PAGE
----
The Paiṅtīs Akharī in a manuscript from the 18th century. Photograph © by the author. (3)
Taken at Baba Bagel Singh Nihang Museum, Sri Bangla Sahib, Delhi.
(3) Prīchhiā Pātshāhī 10, New Delhi: Baba Baghel Singh Museum, Bangla sahib.
TRANSLATION OF THE PAIṄTĪS AKHARĪ
EAMkwr srb pRkwsI]
Awqm suD Ak®Y AibnwsI]
eIs jIv myN Byd n jwno]
swD cor siB bRhmu pCwno]
hsqI cItI iqRx lO AwdM]
eyk AKMfq bsY AnwdM]1]
au Aw eI sw hw]
oaṅkÁr sarab prakÁsÅ.
Átam shuD akrÄ abinÁsÅ.
Åsa jÅva meṅ Bed na jÁno.
sÁD chor saBi brahamu paChÁno.
hasatÅ chÅqÅ triNa lÖ Ádaṅ.
ek aKaṅwat basÄ anÁdaṅ.1.
u Á Å sÁ hÁ
Oankar is the Creator of all. From the sound Oaṅ all life sprang forth. Akār, Ukār, and Makār the three syllables, that give birth, preserve and destroy. Like God, generation – order - destruction. In numerology Oankar is 108 – the One, the Zero, and the Infinite. The soul is pure beyond actions and Eternal. Do not differentiate between any forms of life. Recognise a Saint or thief as the Creator. As the Elephant, Ant, Grass, are of the [same] basic elements. So, does the Unbroken One dwell Eternally in them.1.
u Á Å sÁ hÁ.
kwrx krx Akrqw khIey]
Bwn pRkws jgq ijau lhIey]
Kwn pwn kCu rUp n ryKM]
inribkwr AdYÍq AlyKM]
gwq gRwm sB dys idsMqr]
siq krqwr srb ky AMqr]
Gn kI inAweIN sdw AKMfq]
i|Awn boD prmwqm pMfq]2]
kw Kw gw Gw |w]
kÁraN karaN akaratÁ kahÅe.
BÁn prakÁs jagat jiu lahÅe.
KÁn pÁn kaChu rçp na reKaṅ.
nirabikÁr adÄvat aleKaṅ.
gÁt grÁm saB desh disaṅtar.
sati karatÁr sarab ke aṅtar.
Gan kÅ niÁÅṅ sadÁ aKaṅwat.
ViÁn boD paramÁtam paṅwat.2.
kÁ KÁ gÁ GÁ VÁ.
The Doer of all, [yet] said to be the One beyond-Creating.
The light that sustains the whole Universe.
Without garb, and with no form or outline.
Without pollution, non-divisible, and Indescribable.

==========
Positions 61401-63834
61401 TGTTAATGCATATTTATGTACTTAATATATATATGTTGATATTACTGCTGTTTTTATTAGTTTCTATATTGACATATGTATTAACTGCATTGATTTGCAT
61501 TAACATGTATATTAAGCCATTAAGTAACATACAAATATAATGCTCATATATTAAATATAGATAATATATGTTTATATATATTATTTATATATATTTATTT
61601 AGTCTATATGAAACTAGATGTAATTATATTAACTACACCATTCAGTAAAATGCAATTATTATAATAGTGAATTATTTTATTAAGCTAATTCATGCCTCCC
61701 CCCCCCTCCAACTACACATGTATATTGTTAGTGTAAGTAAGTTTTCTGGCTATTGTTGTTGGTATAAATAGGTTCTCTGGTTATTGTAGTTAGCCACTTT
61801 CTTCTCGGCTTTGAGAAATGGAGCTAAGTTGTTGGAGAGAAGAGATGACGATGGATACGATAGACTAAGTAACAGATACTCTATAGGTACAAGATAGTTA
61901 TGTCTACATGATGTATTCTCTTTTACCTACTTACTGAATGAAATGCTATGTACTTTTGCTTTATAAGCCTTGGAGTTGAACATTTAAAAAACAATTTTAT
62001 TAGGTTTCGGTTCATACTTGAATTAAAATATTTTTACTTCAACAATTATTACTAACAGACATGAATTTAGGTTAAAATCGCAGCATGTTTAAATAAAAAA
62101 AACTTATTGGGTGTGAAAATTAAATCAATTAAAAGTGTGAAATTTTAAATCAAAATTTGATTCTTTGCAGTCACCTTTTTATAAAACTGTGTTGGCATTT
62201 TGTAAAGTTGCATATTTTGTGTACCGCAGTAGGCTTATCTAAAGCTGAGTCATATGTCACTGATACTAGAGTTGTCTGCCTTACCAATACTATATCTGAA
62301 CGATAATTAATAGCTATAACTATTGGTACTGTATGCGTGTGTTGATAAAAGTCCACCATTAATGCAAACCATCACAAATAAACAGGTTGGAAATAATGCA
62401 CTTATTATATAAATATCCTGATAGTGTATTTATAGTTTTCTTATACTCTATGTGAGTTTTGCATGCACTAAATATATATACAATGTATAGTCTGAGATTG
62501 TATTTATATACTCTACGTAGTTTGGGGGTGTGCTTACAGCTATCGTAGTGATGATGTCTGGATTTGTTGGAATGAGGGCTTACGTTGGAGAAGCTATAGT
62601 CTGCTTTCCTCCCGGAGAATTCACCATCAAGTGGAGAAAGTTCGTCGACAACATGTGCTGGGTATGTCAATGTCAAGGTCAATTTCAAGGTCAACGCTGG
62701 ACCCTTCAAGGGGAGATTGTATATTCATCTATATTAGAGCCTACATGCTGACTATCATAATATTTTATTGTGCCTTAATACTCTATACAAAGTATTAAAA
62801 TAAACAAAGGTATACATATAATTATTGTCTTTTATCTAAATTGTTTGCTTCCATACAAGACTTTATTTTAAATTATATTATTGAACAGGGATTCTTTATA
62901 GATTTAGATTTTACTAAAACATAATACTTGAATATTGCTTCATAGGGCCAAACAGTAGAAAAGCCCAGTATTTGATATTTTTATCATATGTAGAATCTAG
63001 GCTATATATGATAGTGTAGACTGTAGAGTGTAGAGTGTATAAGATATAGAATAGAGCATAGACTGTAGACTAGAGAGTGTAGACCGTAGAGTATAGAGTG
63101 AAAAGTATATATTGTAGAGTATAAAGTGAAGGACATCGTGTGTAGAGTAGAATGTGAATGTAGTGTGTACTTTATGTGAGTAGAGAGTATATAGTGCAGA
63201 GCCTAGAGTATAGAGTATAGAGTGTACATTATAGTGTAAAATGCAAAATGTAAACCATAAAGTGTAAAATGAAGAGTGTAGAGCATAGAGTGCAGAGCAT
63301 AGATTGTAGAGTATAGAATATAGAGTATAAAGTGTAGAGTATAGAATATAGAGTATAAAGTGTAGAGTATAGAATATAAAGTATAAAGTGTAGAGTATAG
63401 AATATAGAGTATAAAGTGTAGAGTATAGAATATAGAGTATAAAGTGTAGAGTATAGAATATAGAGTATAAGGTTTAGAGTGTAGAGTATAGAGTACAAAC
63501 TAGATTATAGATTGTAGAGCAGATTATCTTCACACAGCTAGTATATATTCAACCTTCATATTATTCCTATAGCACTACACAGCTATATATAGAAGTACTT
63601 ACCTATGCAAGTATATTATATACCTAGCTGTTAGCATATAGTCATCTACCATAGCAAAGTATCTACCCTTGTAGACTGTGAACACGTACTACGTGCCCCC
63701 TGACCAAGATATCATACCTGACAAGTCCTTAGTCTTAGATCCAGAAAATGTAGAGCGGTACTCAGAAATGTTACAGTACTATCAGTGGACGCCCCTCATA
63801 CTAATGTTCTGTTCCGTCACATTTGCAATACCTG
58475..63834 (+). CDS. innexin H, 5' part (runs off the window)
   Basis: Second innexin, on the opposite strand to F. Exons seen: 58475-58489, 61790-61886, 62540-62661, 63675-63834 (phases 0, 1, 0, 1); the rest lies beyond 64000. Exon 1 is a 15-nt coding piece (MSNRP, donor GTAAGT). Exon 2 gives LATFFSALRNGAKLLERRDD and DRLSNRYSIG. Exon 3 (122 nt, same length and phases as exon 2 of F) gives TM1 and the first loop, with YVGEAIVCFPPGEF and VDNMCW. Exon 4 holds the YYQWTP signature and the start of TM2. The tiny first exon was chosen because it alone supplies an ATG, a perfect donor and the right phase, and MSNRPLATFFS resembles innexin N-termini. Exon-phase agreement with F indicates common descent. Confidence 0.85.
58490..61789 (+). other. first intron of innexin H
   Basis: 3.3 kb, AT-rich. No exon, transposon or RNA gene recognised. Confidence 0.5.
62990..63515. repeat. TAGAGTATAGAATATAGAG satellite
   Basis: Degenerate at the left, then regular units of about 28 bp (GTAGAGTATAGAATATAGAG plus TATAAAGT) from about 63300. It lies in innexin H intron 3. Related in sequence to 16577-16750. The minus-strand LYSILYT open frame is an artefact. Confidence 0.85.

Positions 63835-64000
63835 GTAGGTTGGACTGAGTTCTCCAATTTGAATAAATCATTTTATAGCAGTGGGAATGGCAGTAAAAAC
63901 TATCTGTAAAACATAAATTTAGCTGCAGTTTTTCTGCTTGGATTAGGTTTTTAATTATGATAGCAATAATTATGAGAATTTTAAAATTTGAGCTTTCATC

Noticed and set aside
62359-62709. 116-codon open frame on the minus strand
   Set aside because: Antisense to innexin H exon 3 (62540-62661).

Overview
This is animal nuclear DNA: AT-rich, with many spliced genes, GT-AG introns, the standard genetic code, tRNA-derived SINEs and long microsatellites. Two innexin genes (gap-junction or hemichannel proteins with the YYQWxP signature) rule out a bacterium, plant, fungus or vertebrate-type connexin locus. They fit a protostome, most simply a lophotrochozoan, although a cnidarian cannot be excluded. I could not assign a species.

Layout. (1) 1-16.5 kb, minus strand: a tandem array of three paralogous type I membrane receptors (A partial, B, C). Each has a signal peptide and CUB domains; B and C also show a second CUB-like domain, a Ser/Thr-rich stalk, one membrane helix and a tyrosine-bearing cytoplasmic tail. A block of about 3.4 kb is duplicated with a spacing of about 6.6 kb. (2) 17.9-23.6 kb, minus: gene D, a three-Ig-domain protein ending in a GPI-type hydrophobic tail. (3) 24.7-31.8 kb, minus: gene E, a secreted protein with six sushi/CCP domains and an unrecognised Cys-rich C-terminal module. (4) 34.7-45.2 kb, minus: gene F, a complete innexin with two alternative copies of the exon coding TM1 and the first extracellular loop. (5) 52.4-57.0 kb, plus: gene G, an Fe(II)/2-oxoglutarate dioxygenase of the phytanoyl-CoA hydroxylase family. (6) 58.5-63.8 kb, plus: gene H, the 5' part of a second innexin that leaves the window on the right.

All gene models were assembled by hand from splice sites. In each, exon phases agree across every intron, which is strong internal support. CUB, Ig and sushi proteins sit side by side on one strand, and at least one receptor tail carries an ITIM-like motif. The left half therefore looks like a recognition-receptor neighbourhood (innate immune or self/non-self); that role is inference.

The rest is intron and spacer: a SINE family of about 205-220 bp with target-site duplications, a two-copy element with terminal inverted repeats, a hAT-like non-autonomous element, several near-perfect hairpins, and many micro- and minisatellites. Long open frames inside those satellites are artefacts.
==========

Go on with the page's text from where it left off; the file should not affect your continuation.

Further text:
In the body, cities, and in all countries.
The True Creator is in all.
Beyond all differences and always Eternal.
Beyond the intellect is the Soul, one who knows it is the true scholar.2.
kÁ KÁ gÁ GÁ VÁ.
cwp gÎwn kir jwih ibrwjY]
CwXw dYÍq sgl auT BwjY]
jwgq supn sKopq qurIAw]
Awqm BUpqkI eyhpurIAw]
Junqkwr Anhd GnGorM]
iqRkutI BIqir Aiq Cb jorM]
\wxq jogI ieAw rs bwqw]
sohM Sbd AmI rs mwqw]3]
cw Cw jw Jw \w]
chhÁp gÁna kari jÁhi birÁjÄ.
ChÁyÁ dÄvat sagal uQ BÁjÄ.
jÁgat supan saKopat turÅÁ.
Átam BçpatakÅ ehapurÅÁ.
JunatakÁra anahad GanaGoraṅ.
trikuqÅ BÅtari ati Chab joraṅ.
YÁNata jogÅ iÁ rasa bÁtÁ.
sohaṅ shabad amÅ ras mÁtÁ.3.
chÁ ChÁ jÁ JÁ YÁ.
Take the bow of self-knowledge and be at ease.
The shadow of duality will all get up and run.
In waking, dreaming, dreamless sleep, and the Fourth State [Nirvana].
The Creator of the soul is this completion.
Within which you will see the divine lightening, unstuck sound, and thunder.
Within the meeting at the third eye is much glory.
Only an experienced yogi knows the essence within this bowl.
Who with the word Soham drinks in the elixir.3.
chÁ ChÁ jÁ JÁ YÁ.
twrx BRmn AGn kI sYnw]
siqguru mukiq pdwrQ dYnw]
Twkq duibDw inrml krxM]
fwir suDw muK Aupdw hrxM]
Fwpiq dYÍq AMDyrI mn kI]
xwsiq gur BRmqw sB qn kI]4]
tw Tw fw Fw xw]
qÁraN Braman aGan kÅ sÄnÁ.
satiguru mukati padÁraT dÄnÁ.
QÁkat dubiDÁ niramal karaNaṅ.
wÁri suDÁ muK aupadÁ haraNaṅ.
WÁpati dÄvat aṅDerÅ man kÅ.
NÁsati gur BramatÁ saB tan kÅ.4.
qÁ QÁ wÁ WÁ NÁ.
All loss is from the ignorance caused by the army of sin.
The True Guru gives the treasure of liberation.
Who covers and gets rid of doubt and purifies.
Who puts the ambrosia into the mouth which dispels pain.
Who stops duality and the darkness of the mind.
The Guru rids all the doubt within the whole body.4.
qÁ QÁ wÁ WÁ NÁ.
qwrxgurU ibnw nih koeI]
sRiq isimRiq sB bwq proeI]
Qwn AdYÍq qbI jwie prsY]
mn bc krm gurU pg drsY]
dwird rog imty sB qnkw]
gur kruxw kr hovY mukqw]
DMn gurdyv mukiq ky dwqy]
nwnw nyq byd ijs gwqy]5]
qw Qw dw Dw nw]
tÁraNagurç binÁ nahi koÅ.
srati simriti saB bÁt paroÅ.
TÁn adÄvat tabÅ jÁi parasÄ.
man bach karam gurç pag darasÄ.
dÁrid rog miqe saB tanakÁ.
gur karuNÁ kar hovÄ mukatÁ.
Daṅna guradev mukati ke dÁte.
nÁnÁ net bed jis gÁte.5.
tÁ TÁ dÁ DÁ nÁ.
In this worldly ocean the Guru is the only boat.
This is recorded in the Shastras and Simritis.
Whose place is none duality which is found if we strive [for it].
Mind, words and deed, should be offered to the vision of the Guru’s feet.
All pain and disease is then rid of from the body.
The Guru is merciful and grants liberation.
Praise the Guru the giver of liberation.
The Vedas sing you are not this not that.5.
tÁ TÁ dÁ DÁ nÁ.
pwrbRhm sB mwih smwnw]
sWiq isDWiq kIE bKXwnw]
Pws ktI dYÍq gur pUry]
bwjy sbd Anwhd qUry]
bwxI bRhm swQ BXo mylw]
BMg dYÍq hau sdw Akylw]
mwn Apmwn doaU jr gey]
joaU Qy soaU pun Bey]6]
pw Pw bw Bw mw]
pÁrabraham saB mÁhi samÁnÁ.
sÁṅti siDÁṅti kÅo baKayÁnÁ.
PÁs kaqÅ dÄvat gur pçre.
bÁje shabad anÁhad tçre.